Llangollen's hills are alive
PUBLISHED: 12:03 17 October 2011 | UPDATED: 20:09 20 February 2013
It's famous for the International Musical Eisteddfod but this Dee Valley town captivates visitors on many levels. Oggies are just one example WORDS BY RACHAEL HOGG<br/>PHOTOGRAPHY BY JOHN COCKS
Llangollen is home to the longest and highest aqueduct in the UK. The Pontcysyllte Aqueduct is 307 metres long and 38 metres high and as well as being Grade I listed, is also a World Heritage Site. It was built by Thomas Telford and William Jessop. You can take a boat trip along it or walk the towpath for some stunning views of the surrounding countryside.
If you want a challenge, clamber up to the top of Castell Dinas Bran. These intriguing ruins, which date back to the 12th century, are the subject of many legends and myths including the existence of fairies, the Holy Grail, and King Arthur retrieving a head from the castle grounds.
Try an Oggie. Before you ask, its a Llangollen speciality resembling an oversized pasty. Youll find this huge savoury treat at Piersons Delicatessen in Castle Street. Challenge yourself to eat it all at once, although its probably best eaten a bit at a time to sustain you as you discover all of the towns attractions.
Plas Newydd was once the home of the Ladies of Llangollen. Eleanor Charlotte Butler and Sarah Ponsonby, who caused scandal when they ran away together and set up home in Llangollen, were known throughout Britain and were visited by people including William Wordsworth, Lord Byron, Josiah Wedgwood and the Duke of Wellington. Today, Plas Newydd is a museum with an exhibition containing some of their possessions. There are also beautiful gardens and a riverside walk.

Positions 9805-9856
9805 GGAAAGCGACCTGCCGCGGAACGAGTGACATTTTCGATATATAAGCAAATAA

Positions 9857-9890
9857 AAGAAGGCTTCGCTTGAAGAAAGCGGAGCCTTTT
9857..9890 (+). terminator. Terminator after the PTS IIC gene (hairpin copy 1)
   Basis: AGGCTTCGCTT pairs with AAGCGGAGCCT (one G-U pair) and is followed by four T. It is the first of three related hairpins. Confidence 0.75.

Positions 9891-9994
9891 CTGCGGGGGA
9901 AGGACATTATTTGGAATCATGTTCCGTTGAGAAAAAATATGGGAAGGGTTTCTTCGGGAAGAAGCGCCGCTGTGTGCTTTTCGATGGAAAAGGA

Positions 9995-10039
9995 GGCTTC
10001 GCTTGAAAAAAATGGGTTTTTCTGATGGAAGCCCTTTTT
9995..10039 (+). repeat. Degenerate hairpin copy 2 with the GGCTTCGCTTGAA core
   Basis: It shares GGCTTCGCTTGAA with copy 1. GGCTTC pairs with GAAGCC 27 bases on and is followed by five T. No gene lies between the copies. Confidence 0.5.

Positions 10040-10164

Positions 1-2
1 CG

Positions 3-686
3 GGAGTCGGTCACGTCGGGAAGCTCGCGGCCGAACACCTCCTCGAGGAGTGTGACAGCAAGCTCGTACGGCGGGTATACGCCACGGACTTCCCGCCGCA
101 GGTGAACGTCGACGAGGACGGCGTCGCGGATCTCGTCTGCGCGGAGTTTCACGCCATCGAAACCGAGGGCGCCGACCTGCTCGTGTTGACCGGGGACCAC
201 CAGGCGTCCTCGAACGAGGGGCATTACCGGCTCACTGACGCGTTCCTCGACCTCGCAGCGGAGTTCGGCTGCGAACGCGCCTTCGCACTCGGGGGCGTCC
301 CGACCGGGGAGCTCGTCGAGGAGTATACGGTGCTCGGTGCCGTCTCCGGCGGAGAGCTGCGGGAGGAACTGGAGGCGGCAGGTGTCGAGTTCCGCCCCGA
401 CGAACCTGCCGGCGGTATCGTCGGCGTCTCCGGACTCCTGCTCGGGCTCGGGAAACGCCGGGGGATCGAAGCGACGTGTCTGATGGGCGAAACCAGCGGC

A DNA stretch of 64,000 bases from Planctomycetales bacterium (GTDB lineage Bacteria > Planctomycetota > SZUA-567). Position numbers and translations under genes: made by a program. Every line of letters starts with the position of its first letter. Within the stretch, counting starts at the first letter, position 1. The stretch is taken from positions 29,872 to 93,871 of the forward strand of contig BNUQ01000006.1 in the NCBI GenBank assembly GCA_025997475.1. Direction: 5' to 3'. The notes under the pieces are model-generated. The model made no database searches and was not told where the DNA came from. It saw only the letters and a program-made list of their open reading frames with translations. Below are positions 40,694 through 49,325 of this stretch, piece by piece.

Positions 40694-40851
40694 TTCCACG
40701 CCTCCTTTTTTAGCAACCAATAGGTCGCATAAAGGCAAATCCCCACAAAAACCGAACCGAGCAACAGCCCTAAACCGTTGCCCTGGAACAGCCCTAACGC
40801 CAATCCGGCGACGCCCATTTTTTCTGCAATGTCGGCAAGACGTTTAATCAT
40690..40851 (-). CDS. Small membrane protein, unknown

If you have ever fancied learning to drive a steam engine, you can in Llangollen. As well as taking trips on their 7.5 mile steam railway to experience the scenery, you can sign up, don the cap, and take to the tracks yourself at Llangollen Railway, a heritage railway line.
Play at being Lord and Lady for a weekend with a stay at the beautiful Trevor Hall. This Grade I listed private hire stately property was once home to some of the most distinguished and powerful families in Llangollen.
Visit the medieval ruins of Valle Crucis Abbey, at the foothills of the mountains surrounding Llangollen. Surprisingly well preserved and maintaining many of its original features, the building still has the majority of the West front. As well as being able to soak up the atmosphere, you can also learn about the lives of the Cistercian Monks.
This month sees a food extravaganza as the annual Llangollen Food and Drink Festival comes to town. There are more than 80 different producers to discover at the event, which takes place on October 15th and 16th at The Royal International Pavilion in Abbey Road. The festival has grown, since it was first started 14 years ago, and there are now foods available from European countries as well as ones from the local area.
Maybe you fancy being a little more daring? If so, experience the thrill of white water rafting with Whitewater Active in Berwyn Road. Also offering a host of other activities like gorge walking, quad biking and abseiling, this could add more adventure to a trip to the town.
The town is renowned for its Eisteddfod but there is also another event that pulls in the crowds. The Llangollen Fringe Festival, held every July, includes everything from music, theatre and dance to comedy and workshops. Previous artists have included Tracey Emin and Damien Hirst as well as Welsh singer Cerys Matthews.